Alert with Triggers | Honeycomb

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Alert with Triggers

Triggers let you receive notifications when your data in Honeycomb crosses the thresholds you configure. The graph on which to alert is as flexible as a Honeycomb query, which helps reduce false positives due to known errors.

When a trigger fires, you’ll be notified via the configured method. Currently supported are PagerDuty, Slack, Webhooks, and Email. The notification includes a link back to the graph showing you the current status, providing a jumping off point for further investigation.

Triggers have a duration over which they query data and a frequency which determines how often they run. A trigger with a duration of 5 minutes (set query time_range to 300) and a frequency of 2 minutes will run every 2 minutes over the last 5 minutes of data.

Important The duration of a trigger query can be at most 1 day, and cannot exceed 4 times the frequency of the trigger. For example, if the trigger’s frequency is 1 hour, query duration can not be more than 4 hours. Query duration can also not be less than the trigger’s frequency.

Important: Trigger frequency must be specified in whole minutes, from 1 to 1440. Decimal values are truncated to the preceding full minute. (3.6 becomes 3.)

For this example, we want to know whenever the 95th percentile of our API server’s requests exceeds 30ms, but we want to exclude the /poll endpoint because it has long-held connections, which pollute the data by being artificially high.

Create a Trigger  🔗

Start the trigger creation process by building and running a query. Select the three-dot overflow menu and click “Make Trigger”.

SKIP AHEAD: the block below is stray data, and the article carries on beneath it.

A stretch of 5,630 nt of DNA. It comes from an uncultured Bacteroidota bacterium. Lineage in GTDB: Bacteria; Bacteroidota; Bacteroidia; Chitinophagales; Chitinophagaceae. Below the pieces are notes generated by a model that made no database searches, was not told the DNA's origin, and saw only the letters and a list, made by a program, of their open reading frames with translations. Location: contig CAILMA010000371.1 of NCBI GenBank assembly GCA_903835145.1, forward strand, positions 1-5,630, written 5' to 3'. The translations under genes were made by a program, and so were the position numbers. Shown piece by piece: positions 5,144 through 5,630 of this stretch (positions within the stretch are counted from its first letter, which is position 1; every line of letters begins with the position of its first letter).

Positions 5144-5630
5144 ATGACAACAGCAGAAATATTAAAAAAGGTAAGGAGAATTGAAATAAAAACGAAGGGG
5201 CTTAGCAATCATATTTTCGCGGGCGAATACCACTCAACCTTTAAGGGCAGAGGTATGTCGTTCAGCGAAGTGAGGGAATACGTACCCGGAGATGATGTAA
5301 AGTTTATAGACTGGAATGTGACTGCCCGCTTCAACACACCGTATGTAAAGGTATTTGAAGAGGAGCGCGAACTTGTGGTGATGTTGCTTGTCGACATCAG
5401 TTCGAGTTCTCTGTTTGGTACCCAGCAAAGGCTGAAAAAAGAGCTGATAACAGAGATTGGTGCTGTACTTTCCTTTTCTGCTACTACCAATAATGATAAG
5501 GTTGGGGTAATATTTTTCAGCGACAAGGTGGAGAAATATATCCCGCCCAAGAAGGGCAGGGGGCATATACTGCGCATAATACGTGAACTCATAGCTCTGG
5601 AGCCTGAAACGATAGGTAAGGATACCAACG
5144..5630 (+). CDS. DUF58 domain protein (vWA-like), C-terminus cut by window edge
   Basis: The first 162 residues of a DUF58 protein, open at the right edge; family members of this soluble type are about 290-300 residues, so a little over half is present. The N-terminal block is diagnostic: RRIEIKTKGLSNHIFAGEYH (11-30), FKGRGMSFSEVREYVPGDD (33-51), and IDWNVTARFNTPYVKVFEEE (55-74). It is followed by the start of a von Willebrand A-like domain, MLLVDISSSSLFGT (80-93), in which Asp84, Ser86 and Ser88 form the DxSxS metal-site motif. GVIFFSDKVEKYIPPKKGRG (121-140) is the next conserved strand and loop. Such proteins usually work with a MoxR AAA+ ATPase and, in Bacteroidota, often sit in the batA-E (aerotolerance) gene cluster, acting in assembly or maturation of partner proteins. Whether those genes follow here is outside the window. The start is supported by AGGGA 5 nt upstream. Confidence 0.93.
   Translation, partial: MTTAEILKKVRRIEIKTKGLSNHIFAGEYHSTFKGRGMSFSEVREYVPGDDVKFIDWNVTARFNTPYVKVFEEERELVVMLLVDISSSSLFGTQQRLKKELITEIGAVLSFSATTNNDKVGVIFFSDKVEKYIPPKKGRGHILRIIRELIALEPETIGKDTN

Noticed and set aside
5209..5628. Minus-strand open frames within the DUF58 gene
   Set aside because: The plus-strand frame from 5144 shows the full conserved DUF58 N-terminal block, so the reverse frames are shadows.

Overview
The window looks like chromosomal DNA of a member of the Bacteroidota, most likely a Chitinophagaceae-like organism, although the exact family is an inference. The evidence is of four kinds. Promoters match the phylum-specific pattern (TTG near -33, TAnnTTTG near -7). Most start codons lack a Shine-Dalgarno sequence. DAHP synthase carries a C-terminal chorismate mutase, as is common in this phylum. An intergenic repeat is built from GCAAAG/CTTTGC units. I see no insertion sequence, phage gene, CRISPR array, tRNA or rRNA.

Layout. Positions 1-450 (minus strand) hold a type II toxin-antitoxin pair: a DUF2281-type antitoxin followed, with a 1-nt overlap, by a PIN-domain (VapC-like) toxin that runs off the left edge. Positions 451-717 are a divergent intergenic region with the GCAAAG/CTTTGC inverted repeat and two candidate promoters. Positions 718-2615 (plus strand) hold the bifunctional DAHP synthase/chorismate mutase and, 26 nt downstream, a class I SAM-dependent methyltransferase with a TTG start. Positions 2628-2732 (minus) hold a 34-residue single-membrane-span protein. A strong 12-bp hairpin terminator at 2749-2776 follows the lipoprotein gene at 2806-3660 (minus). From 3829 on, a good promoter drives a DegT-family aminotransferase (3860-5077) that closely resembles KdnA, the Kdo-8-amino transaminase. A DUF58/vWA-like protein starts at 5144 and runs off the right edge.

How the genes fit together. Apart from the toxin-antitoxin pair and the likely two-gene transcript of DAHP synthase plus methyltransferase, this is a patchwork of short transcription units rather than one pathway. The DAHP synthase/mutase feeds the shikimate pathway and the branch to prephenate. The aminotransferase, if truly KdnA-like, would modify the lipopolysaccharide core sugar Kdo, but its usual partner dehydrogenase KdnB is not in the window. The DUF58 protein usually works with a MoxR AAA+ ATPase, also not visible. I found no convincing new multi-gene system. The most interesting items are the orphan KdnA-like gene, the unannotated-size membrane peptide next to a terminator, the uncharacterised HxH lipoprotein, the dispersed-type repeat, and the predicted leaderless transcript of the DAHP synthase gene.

The Query Builder

Configuration  🔗

Fill in the details for the trigger. Both the Name and Description will be included in notifications about the trigger. Make sure the name describes clearly what has happened, while the description should indicate next steps or include links back to documentation, so that the person who receives the alert will know how to respond.

Define New Trigger

The sample graph displays the most recent 16 periods for your query (with a granularity equal to the period length) to help choose an appropriate threshold. For example, the graph for a 5 minute frequency shows the previous 80 minutes with a 5 minute granularity.

Define Threshold

The Threshold indicates what condition generates a notification, and the Frequency determines how often to check for that condition. Consider what is normal within your frequency window so notifications only capture conditions worth alerting on.

The Duration determines what time range of data the trigger will check. You’ll see a chart of your dataset’s maximum and average event latency next to the duration field. This chart describes the amount of delay between the timestamp on the event and when it reached Honeycomb. You can use this data to help choose a duration that captures all your events, even if they are delayed. For example, if the average event latency is 2 minutes, and you want to run your trigger every 5 min, choose a 7 minute duration to ensure that delayed events are captured by the trigger. Please note that if your traces span a long timeframe, you may see high latency in this chart, even though the traces are arriving as soon as they complete.